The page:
Cate Blanchett and Woody Allen are among the big names that have frequented Drakes. Carved out of two late-Georgian townhouses in Kemptown, it marries timeless comforts with 21st-century design. We recommend opting for one of the 13 rooms with sea views. The hotel’s acclaimed restaurant – all soft greys, exposed-brick and banquettes – serves the best of South Coast’s bountiful produce. Come evening, sip a Drakes’ signature negroni as the sun makes its curtain call on the horizon.

The Grand Brighton

In prime territory between the Palace Pier and the derelict West Pier, this is the grande dame of Brighton’s seafront hotel scene. First opened in 1864, it veers towards old-school luxe, with an Italianate sweeping staircase that leads to art-deco rooms. After gandering about North Laine, opt for a bee-venom facial in the spa before sampling the catch of the day in GB1 restaurant. Afternoon tea on the Victoria Terrace is an institution here.

The Ginger Pig

Retreat from the buzz and bright lights of central Brighton at this 11-bedroom guest house above Hove’s Ginger Pig restaurant. Simple and understated is the philosophy here – as in the dining room below – with stand-alone tubs, Cowshed toiletries and premixed “Ginger” cocktails adorning pared-back rooms (some of which are in the attic). Guests are presented with a beach bag filled with towels and mats – ideal, as the shore is a pebble’s throw away.

Harbour Hotel

Recently named as the country’s “number one seaside hotel”, this breezy, whitewashed offering on the seafront is just a pebble’s throw from the iconic Lanes and the pier. Its bright, laid-back Jetty restaurant serves seasonal dishes constructed from sustainable ingredients, which you can tuck into alongside panoramic sea views. The bedrooms are anchored by cloud-like bed with Egyptian cotton sheets, while many include stand-alone baths overlooking the seafront. If you can manage to drag yourself out of the room, you’ll find the dimly lit, essential oil-scented HarSpa downstairs, where you can choose from a range of treatments to pep you up before your natural wine bar crawl begins.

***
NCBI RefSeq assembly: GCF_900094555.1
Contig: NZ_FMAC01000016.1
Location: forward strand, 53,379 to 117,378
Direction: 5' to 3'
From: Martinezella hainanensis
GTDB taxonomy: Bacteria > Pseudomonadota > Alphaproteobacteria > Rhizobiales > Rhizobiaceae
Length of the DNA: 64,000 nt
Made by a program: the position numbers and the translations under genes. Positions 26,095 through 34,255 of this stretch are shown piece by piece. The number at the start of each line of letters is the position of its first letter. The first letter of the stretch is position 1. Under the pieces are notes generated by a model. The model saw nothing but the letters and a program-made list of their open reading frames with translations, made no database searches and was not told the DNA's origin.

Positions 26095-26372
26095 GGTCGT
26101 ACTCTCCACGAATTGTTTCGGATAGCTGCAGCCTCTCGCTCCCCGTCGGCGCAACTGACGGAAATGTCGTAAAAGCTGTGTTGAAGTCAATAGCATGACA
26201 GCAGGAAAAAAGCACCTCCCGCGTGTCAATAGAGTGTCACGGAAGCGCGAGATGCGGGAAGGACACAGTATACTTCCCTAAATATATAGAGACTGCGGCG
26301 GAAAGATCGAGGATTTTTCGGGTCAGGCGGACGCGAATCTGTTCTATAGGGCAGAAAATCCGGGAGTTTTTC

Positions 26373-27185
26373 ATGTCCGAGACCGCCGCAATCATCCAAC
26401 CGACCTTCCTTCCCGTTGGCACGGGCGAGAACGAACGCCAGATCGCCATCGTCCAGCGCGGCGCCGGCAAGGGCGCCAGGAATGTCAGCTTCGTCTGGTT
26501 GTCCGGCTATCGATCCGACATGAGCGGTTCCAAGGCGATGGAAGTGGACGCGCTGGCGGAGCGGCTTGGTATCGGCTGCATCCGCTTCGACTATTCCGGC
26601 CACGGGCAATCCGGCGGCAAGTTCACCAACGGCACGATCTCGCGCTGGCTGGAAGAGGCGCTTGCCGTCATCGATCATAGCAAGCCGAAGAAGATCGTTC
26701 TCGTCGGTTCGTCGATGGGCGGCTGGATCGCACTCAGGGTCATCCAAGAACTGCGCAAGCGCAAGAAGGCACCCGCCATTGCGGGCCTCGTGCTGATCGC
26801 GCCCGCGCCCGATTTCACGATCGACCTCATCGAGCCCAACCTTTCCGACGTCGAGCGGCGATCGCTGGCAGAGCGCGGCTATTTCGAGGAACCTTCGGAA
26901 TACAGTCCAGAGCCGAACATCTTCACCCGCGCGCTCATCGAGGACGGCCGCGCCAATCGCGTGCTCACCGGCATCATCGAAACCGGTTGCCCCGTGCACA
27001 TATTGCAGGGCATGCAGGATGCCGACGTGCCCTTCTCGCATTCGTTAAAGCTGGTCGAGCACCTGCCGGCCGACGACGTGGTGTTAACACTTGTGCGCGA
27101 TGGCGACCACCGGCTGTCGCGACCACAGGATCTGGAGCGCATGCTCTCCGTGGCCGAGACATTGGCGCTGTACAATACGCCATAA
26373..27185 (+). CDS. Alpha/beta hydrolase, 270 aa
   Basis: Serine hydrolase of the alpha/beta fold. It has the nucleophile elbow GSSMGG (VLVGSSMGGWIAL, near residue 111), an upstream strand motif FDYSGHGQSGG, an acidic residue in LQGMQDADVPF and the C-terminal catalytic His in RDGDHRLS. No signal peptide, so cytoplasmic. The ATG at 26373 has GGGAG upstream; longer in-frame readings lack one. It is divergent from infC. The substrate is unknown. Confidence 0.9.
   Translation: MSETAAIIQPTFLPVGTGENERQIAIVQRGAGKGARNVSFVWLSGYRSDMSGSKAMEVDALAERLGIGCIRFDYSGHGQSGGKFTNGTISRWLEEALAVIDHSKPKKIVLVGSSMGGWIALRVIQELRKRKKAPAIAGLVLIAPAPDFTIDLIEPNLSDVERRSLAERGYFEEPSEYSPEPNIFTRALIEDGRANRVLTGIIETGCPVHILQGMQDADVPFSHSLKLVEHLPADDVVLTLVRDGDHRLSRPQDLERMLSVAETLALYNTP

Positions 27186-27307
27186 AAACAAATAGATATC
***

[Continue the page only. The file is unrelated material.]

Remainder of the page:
• 01273 323 221
  • Go to Website
  • Brighton Harbour Hotel
    64 King’s Road
    BN1 1NA

Artist Residence

Back in 2006, Justin Salisbury left university to take over the family B&B, and with no budget to revamp the place, he had to come up with a plan. IOnspired by Brighton’s flourishing art scene, he invited hundreds of local artists to decorate the 23-bedroom townhouse in exchange for board. The result, 11 years and several more successful hotels around the country later, is Artist Residence. Every inch of this warm, family-run seafront hotel bursts with colour, from the candy-pink front door and tiled bathroom floors to the bustling dining room, giant canvasses, neon-lit cocktail bar and colourful ping-pong room. Each hand-painted bedroom is finished with unique furnishings, from copper roll-top baths to velvet armchairs and brick walls, with soft jazz piping from vintage radios and views of the seafront.